21 Feb 2015
Grunt (and Gulp) is a marvellous tool to automate your development and build pipeline but until few months ago it was directly tied to the node environment. But since Microsoft is becaming more open source, some developers started to develope Grunt tasks to support the .NET pipeline. So I tried to combine a set of developer tasks to automate an ASP.NET MVC/WebApi project....and it works! I was able to watch the project folder and to start a set of tasks on every change to a file so that I can rebuild the app, publish it in a folder and refresh the browser to see what's changed.
The project structure is:
/src |-- MyProject.sln |-- package.json |-- Gruntfile.js |-- /MyProject |-- /App_Start |-- /assets |-- /Controllers |-- /Properties |-- /Views |-- MyProject.csproj
Task by task I created the Gruntfile. Here is the list of task that I used:
grunt.loadNpmTasks('grunt-msbuild'); grunt.loadNpmTasks('grunt-contrib-watch'); grunt.loadNpmTasks('grunt-iisexpress'); grunt.loadNpmTasks('grunt-contrib-compass'); grunt.loadNpmTasks('grunt-contrib-jshint'); grunt.loadNpmTasks('grunt-contrib-uglify');
grunt-msbuildis used to compile the project. I added a watcher that monitor all the csharp files and everytime one of these change it runs the msbuild task.
grunt-iisexpressis used to run the IISExpress local server on the web folder so that we can see the result of our changes
grunt-contrib-compassis for compiling the SCSS/SASS files into CSS
The full Gruntfile.js is available as a gist feel free to use it and modify on your needs.
13 Dec 2014
Even if Test Driven Development is an old topic and even if today almost everybody should have learned the benefits of TDD I still do a lot of mentoring on the topic and some people ask me if I have some examples of code written on TDD. Well, my Github account is full code written in TDD, the Kata repository is completely written in TDD but you can’t learn TDD looking at the final result, you learn TDD watching the process that goes to the result.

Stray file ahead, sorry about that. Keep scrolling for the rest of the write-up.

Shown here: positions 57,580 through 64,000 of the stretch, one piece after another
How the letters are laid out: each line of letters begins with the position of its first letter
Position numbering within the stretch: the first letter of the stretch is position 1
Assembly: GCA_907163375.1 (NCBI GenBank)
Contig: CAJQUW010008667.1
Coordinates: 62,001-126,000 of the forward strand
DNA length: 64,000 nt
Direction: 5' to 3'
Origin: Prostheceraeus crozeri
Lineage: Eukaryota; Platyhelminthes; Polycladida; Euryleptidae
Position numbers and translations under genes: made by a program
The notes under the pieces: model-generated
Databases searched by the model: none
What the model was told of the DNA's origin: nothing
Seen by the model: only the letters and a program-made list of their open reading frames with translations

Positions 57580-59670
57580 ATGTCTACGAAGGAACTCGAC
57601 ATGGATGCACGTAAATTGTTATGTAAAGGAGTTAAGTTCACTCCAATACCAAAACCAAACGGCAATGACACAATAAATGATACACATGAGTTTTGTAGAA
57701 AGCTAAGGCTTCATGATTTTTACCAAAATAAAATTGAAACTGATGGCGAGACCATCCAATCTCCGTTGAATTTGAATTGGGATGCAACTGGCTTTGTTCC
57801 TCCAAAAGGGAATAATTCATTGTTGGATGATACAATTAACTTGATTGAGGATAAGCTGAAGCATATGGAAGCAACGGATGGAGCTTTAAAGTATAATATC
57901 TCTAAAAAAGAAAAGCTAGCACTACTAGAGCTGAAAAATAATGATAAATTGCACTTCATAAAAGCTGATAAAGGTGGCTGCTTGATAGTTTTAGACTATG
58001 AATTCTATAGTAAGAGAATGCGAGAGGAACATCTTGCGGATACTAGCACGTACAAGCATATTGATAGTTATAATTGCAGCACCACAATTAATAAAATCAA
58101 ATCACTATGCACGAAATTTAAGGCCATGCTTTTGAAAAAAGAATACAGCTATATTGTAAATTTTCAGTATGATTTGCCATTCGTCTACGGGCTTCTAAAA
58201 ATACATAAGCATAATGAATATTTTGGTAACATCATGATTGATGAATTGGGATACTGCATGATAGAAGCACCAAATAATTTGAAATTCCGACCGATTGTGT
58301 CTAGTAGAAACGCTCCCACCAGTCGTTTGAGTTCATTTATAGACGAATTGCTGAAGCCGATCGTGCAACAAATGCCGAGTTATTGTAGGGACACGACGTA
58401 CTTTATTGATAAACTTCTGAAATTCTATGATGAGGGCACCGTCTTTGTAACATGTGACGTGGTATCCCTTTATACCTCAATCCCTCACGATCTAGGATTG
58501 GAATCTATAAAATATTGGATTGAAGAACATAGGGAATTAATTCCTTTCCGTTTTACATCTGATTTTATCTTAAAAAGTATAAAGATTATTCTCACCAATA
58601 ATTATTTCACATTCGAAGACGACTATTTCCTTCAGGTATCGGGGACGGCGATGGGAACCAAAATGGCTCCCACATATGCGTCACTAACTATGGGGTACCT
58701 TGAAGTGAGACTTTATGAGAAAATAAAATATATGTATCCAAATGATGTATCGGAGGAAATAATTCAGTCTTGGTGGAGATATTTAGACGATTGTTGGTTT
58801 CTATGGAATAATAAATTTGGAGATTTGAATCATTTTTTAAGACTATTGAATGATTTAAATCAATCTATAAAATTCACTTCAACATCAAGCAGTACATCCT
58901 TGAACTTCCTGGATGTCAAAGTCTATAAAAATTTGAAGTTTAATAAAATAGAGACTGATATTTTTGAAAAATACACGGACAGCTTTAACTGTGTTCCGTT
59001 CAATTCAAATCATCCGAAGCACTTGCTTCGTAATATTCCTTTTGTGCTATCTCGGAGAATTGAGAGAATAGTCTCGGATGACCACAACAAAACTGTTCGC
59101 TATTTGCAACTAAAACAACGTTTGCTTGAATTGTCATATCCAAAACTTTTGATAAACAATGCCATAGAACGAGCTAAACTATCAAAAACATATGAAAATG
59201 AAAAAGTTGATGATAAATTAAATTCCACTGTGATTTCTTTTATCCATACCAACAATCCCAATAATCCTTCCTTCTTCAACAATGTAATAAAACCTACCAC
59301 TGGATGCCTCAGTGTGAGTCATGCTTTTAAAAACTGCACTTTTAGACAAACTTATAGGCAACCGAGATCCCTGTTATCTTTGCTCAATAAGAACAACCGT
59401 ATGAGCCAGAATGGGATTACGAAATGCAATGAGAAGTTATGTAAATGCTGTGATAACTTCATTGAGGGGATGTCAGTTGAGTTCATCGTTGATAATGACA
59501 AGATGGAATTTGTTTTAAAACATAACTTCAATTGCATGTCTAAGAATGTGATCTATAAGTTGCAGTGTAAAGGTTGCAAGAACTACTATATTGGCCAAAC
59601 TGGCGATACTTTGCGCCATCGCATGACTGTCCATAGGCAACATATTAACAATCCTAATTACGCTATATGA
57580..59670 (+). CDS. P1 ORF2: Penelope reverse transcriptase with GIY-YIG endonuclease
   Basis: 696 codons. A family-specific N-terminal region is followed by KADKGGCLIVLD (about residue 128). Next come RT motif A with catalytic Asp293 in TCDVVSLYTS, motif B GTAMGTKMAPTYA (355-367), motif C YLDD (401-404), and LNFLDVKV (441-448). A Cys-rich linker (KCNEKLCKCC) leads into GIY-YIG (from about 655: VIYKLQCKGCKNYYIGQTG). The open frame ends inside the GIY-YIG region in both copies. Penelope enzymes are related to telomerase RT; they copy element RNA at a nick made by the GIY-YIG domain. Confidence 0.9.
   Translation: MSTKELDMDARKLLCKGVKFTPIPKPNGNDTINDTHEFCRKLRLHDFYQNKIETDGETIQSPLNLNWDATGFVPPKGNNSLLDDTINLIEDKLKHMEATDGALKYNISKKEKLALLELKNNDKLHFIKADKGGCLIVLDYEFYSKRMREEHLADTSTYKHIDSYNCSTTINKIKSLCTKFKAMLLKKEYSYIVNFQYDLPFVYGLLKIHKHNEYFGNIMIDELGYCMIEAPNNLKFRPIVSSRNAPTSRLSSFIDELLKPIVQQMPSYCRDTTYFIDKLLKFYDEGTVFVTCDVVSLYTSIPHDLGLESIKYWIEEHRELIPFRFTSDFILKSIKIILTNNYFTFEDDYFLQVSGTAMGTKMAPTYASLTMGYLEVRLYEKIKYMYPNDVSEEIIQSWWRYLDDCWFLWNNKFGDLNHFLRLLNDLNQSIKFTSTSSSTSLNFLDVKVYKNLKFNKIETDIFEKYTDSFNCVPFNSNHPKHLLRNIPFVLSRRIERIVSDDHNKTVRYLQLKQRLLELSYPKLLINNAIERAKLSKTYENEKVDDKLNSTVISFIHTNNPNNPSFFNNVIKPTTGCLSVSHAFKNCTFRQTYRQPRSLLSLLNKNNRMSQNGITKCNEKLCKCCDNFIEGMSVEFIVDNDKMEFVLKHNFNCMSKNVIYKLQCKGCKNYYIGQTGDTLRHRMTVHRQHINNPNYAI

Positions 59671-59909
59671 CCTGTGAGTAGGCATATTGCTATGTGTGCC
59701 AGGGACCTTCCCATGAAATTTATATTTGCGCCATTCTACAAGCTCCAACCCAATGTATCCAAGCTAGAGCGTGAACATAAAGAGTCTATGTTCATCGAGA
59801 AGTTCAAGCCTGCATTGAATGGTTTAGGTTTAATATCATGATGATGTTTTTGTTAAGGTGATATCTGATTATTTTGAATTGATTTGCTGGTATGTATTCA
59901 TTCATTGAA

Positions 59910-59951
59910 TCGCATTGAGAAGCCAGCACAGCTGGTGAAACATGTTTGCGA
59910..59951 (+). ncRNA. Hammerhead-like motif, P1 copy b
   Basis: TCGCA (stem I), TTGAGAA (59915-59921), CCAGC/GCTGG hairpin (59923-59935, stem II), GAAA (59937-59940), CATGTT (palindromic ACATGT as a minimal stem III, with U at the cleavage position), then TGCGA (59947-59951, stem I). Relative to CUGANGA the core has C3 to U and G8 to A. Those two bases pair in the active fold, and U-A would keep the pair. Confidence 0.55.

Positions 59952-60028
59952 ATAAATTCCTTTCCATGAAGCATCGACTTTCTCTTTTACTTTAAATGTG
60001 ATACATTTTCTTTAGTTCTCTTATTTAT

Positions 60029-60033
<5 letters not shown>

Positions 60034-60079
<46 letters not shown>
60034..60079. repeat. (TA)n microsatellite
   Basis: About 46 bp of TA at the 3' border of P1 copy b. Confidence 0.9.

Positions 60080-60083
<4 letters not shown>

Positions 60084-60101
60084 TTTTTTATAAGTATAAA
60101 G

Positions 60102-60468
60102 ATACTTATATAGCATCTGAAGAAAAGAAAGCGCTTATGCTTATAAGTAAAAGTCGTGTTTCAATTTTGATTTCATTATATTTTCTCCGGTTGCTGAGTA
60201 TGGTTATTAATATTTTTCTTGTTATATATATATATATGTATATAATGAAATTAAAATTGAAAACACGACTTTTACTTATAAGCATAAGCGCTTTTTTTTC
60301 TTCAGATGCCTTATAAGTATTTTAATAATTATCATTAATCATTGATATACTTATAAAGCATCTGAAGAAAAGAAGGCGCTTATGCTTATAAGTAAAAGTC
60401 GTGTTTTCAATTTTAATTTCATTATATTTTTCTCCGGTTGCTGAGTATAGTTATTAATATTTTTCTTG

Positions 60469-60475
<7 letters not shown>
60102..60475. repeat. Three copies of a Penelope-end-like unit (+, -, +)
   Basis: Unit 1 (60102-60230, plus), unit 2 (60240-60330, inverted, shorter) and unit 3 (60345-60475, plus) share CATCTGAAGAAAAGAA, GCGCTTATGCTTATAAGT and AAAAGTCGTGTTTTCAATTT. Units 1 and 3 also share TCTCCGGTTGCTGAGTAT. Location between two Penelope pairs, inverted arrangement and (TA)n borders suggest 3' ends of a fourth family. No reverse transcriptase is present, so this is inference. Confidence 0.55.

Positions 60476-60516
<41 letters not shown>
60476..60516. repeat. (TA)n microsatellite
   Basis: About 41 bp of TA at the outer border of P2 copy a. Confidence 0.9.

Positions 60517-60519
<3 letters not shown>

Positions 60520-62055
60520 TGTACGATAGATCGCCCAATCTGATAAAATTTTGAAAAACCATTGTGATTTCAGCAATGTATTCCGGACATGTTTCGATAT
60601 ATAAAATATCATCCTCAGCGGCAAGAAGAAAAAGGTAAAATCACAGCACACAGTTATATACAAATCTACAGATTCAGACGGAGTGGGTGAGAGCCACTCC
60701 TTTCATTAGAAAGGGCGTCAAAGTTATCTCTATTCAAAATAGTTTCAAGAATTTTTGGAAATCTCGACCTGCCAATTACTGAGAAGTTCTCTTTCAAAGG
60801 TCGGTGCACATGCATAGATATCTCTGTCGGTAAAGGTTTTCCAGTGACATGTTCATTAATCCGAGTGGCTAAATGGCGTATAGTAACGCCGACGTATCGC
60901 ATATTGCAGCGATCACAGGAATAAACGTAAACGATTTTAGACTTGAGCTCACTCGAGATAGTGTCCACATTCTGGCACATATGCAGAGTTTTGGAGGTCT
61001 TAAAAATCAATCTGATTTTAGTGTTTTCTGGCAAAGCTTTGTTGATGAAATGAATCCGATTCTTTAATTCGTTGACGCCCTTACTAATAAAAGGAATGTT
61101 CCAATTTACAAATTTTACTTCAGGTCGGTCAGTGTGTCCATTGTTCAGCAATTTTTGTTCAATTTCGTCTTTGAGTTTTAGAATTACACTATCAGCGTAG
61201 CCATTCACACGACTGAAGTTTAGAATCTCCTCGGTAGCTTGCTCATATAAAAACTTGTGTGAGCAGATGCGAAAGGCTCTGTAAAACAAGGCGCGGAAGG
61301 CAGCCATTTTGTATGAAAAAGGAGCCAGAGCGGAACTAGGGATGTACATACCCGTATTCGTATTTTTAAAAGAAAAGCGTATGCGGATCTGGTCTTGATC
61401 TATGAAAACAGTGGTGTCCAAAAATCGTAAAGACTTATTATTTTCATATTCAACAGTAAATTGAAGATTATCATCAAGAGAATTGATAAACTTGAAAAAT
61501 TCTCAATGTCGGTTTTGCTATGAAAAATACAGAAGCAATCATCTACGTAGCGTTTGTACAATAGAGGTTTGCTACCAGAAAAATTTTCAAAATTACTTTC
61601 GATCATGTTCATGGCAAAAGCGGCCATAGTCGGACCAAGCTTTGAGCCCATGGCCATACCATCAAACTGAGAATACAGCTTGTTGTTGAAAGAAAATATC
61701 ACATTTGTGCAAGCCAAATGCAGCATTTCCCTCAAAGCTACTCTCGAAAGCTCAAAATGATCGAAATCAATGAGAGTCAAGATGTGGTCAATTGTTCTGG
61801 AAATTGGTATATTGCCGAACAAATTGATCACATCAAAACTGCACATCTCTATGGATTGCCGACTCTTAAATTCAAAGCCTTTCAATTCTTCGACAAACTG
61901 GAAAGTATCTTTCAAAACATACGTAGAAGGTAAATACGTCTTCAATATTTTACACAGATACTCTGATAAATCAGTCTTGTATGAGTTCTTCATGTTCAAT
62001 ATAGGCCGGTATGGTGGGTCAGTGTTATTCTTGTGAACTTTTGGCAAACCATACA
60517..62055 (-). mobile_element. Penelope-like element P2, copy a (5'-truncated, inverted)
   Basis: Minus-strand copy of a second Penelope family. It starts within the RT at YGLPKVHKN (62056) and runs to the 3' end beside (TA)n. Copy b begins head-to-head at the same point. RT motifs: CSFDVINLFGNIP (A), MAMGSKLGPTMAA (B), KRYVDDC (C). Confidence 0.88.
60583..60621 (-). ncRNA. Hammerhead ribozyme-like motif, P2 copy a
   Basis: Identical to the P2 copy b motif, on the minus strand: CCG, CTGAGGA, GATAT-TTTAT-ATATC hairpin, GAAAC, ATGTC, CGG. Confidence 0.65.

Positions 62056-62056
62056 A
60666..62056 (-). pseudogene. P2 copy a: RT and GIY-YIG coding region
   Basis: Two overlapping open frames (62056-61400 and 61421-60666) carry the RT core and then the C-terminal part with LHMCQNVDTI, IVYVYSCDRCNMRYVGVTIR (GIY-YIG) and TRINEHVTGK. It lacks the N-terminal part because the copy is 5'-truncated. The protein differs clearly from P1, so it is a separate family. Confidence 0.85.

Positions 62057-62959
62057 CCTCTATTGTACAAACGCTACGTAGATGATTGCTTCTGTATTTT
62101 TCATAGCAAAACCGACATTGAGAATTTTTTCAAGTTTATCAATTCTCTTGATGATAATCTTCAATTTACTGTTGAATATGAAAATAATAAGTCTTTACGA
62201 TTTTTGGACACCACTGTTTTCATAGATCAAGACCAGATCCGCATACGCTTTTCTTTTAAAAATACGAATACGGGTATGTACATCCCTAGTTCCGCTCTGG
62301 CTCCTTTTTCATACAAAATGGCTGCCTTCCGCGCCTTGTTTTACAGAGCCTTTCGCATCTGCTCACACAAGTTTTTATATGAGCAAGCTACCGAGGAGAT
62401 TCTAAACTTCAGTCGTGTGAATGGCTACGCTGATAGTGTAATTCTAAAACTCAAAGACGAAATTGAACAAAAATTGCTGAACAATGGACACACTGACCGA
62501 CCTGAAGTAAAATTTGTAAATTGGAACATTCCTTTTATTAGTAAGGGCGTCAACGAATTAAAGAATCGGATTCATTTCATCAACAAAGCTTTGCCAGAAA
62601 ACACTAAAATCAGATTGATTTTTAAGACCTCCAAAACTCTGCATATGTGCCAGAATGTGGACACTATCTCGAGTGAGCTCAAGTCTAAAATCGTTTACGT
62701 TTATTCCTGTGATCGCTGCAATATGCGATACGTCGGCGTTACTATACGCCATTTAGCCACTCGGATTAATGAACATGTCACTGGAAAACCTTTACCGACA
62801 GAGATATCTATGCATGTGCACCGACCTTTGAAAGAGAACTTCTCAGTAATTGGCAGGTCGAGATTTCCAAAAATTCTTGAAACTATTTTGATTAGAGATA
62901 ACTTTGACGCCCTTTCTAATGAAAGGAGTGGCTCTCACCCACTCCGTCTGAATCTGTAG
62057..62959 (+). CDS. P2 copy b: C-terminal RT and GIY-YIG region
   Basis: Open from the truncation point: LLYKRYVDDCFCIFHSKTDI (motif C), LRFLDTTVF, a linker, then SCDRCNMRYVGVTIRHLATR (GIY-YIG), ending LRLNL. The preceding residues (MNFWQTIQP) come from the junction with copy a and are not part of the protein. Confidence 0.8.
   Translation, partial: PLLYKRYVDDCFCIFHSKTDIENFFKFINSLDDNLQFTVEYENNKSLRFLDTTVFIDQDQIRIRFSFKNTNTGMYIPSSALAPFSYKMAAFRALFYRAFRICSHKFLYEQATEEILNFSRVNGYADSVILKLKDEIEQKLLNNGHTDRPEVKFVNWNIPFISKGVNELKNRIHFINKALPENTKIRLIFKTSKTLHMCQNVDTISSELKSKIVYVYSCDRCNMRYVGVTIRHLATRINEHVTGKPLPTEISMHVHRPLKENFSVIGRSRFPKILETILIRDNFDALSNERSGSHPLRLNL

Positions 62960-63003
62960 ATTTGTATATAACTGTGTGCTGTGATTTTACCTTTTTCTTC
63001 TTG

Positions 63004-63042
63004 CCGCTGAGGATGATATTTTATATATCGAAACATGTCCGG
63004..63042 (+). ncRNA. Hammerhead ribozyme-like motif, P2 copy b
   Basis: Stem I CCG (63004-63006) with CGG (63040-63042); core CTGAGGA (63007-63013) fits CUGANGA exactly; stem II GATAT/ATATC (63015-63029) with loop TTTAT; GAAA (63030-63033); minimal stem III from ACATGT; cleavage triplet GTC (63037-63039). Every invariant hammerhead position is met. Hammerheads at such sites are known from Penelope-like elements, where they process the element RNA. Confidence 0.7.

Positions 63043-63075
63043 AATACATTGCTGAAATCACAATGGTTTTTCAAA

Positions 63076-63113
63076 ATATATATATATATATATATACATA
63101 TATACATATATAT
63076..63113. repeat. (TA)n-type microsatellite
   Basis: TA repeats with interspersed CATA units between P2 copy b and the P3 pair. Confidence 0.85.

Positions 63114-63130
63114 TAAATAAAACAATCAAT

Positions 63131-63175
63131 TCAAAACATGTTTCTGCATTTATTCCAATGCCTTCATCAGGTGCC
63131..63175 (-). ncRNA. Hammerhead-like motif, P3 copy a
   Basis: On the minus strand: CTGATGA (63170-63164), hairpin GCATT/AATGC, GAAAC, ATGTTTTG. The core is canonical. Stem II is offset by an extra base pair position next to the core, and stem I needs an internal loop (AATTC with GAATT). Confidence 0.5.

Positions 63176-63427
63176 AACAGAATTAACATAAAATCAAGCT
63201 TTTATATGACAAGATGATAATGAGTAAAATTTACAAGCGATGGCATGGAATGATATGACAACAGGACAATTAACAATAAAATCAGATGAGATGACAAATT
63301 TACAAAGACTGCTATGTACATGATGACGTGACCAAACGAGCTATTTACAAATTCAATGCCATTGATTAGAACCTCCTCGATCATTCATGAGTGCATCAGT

It’s like learning Origami. Do you think you can learn how to do a swam just looking a final result?
TDD is a process and the result come after many iterations made of refactored code, deleted code, tests that are removed and is very difficult to understand why we arrived at that point just looking at the result.
For example one of my usual first test is a test on a constructor that usually I delete after adding a couple of tests since it became useless and looking at the final result you miss this iteration.
So what are the best way to learn it? On vimeo and youtube there are lots of kata in different languages, looking at them is a good exercise to learn the basic of the process. Pair with other developers is another way to improve you design skills and to practice TDD. In any case I’m available for remote pairing too! :-)
26 May 2014
Frameworks like ASP.NET MVC, Rails & C. impose you a strict folder structure using a "topology approach". This means that files of same types are in the same folder. So you end up with a Controllers folder that contains tens of files that are uncorrelated since ControllerA doesn't have anything to do with ControllerB. Even worse the correlated files, for example the ModelA, are in a completely different folder mixed with other tens of uncorrelated files. Topology organization is the most used, I saw folders named Enums, Interfaces and Constants and it was very very difficult find the needed things.
Starting from one of the last project I tried a completely different approach, I'm using a functional organization creating a folder for every module of my application putting in each folder the complete structure (Controllers, Models, Views, etc).